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FM Zalkaliani: Georgia, Azerbaijan to Resume Border Delimitation Talks

Georgia and Azerbaijan agreed to resume border delimitation talks, Foreign Minister Davit Zalkaliani announced on May 2, few days after Azerbaijani border guards closed access to parts of the David Gareji Monastery, stirring wide-spread condemnation in Tbilisi.

Speaking to reporters, FM Zalkaliani said he has been in “regular communication” with his Azerbaijani counterpart, and that the two ministers have approached the issue in the spirit of strategic partnership.

“The joint commission will resume its work in the near future in order to reach an agreement on border delimitation and demarcation,” he said. Meanwhile, access to the disputed parts, according to Zalkaliani, will be allowed “in line with the existing practice.”

The Minister also said the matter is very “sensitive and delicate,” and called “on everyone to show great caution over the issue.” “We need to put aside emotions and let the commission hold talks in a calm environment,” he noted.

“I am sure that the issue will be solved positively; both Georgia and Azerbaijan agree that all these issues should be discussed and addressed based on our strategic partnership and friendly relations,” the Foreign Minister noted.

Statement of the Georgian Orthodox Church

FM Zalkaliani’s remarks followed the statement of the Georgian Orthodox Patriarchate, which said the decision to close access to parts of the monastery “caused rightful concerns among the public.”

“The monastic complex is one of the greatest holy sites, one of Georgia’s ancient cultural monuments and the Georgian church will do its utmost to protect it,” the statement reads. It added, however, that “active talks with Azerbaijan are underway and certain positive steps have already been taken.”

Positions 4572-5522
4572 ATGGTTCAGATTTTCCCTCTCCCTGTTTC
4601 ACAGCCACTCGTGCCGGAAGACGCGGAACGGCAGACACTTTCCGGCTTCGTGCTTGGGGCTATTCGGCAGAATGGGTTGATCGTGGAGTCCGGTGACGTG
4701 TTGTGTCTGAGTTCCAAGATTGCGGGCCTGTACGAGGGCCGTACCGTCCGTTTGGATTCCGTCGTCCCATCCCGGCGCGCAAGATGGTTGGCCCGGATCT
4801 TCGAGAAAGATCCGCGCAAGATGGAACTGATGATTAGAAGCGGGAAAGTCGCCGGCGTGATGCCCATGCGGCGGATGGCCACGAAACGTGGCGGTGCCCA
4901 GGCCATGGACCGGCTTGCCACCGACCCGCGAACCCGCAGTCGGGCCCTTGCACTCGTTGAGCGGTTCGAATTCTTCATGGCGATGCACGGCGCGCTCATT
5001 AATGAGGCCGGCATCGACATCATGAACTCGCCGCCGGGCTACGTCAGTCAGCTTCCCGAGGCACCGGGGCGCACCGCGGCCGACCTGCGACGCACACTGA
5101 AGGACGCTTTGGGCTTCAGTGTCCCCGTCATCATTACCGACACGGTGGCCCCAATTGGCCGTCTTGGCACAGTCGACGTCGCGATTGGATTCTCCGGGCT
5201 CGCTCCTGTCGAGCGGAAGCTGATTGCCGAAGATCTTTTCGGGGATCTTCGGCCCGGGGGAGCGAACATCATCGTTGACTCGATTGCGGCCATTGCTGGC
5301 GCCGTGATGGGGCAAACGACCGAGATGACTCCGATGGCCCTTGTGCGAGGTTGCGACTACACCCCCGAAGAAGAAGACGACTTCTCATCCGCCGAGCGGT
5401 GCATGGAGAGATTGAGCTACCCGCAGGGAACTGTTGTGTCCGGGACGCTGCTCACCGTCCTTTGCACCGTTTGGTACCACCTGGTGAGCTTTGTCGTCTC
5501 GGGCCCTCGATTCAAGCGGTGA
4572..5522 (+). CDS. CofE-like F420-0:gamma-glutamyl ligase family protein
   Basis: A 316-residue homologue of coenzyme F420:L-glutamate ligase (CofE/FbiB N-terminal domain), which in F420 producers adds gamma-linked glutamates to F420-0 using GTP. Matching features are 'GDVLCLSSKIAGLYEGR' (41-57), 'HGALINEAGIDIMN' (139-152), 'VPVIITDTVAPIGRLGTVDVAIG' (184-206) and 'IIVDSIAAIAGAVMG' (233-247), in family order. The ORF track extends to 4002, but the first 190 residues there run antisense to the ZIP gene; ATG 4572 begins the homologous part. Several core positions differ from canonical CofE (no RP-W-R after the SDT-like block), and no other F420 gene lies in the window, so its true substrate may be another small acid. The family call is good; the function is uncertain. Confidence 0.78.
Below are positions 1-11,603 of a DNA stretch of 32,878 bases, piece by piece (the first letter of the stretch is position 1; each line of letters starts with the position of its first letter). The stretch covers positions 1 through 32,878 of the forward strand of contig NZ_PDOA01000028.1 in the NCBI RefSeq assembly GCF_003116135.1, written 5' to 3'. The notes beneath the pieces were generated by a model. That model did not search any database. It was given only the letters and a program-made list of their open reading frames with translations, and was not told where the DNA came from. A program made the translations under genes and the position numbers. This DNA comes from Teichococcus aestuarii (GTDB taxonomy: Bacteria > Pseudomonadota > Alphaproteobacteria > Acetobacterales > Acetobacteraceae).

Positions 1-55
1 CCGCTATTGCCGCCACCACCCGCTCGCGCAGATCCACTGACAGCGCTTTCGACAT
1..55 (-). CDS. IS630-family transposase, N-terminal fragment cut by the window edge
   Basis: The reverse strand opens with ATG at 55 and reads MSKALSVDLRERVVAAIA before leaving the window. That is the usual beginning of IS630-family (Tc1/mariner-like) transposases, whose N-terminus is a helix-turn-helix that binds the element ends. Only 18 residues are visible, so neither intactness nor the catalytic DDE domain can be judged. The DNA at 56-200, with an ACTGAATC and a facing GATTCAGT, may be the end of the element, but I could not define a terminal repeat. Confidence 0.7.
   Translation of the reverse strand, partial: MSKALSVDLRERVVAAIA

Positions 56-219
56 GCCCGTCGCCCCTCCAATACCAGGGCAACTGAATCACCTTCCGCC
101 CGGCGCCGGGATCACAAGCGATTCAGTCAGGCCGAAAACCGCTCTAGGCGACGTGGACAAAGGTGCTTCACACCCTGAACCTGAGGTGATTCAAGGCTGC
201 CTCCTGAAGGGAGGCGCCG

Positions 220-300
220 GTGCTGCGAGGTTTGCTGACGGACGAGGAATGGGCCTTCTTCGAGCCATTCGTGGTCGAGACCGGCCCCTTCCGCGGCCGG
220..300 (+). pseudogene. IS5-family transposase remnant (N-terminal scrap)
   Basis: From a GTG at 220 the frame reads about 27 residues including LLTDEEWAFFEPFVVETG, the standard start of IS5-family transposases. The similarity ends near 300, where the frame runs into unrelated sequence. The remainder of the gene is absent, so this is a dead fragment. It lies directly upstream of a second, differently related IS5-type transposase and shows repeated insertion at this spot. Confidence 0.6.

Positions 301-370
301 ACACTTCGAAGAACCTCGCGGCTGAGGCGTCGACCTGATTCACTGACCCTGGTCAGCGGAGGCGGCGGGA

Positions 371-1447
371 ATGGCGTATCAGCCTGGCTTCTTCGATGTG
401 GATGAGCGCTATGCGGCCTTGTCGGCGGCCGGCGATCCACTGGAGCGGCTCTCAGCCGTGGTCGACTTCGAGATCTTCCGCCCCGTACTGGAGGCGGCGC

It also noted that the Patriarchate “categorically distances” itself from “attempts by individual clerics or civilians to worsen friendly relations” between Georgia and Azerbaijan, and “considers disrespectful remarks against Islam as a provocation both against other nations and Georgian Muslims.”

The statement was apparently referring to the sermon of Bishop Iobi (Akiashvili) of Urbnisi and Ruisi, delivered at the Davit Gareji Monastery earlier on May 2, where he said that the Orthodox Church has to make the first step to return the area under its full control. “If blood is needed, we, the clerics, should act in the first place, and give an example to the public,” he noted.

The Bishop also said talks about “Muslim countries” being Georgia’s friends are fraud. “This amounts to a Christian saying a Devil’s follower and a Devil’s servant is a friend; there is a spiritual earmark on Muslims and we remember very well that all of Georgia’s troubles were caused by such countries.”

David Gareji, located about 70 kilometers southeast of Tbilisi, has been one of the major stumbling blocks in the border demarcation talks between Georgia and Azerbaijan. About 65% (300km) of the border has been agreed, but the works have been temporarily suspended.

During the Soviet times the monastery complex was split by administrative border with major part of the complex falling within Soviet Republic of Georgia and another portion within Soviet Azerbaijan. The two countries have been trying in vain to agree on the lay of the border since.

Azerbaijani officials have been periodically closing off access to the parts of the monastery under their control during the past decades, although most often the interruptions were temporary and lasted one or two days. The most recent one lasted for five days (April 21-26).

This post is also available in: Georgian Russian

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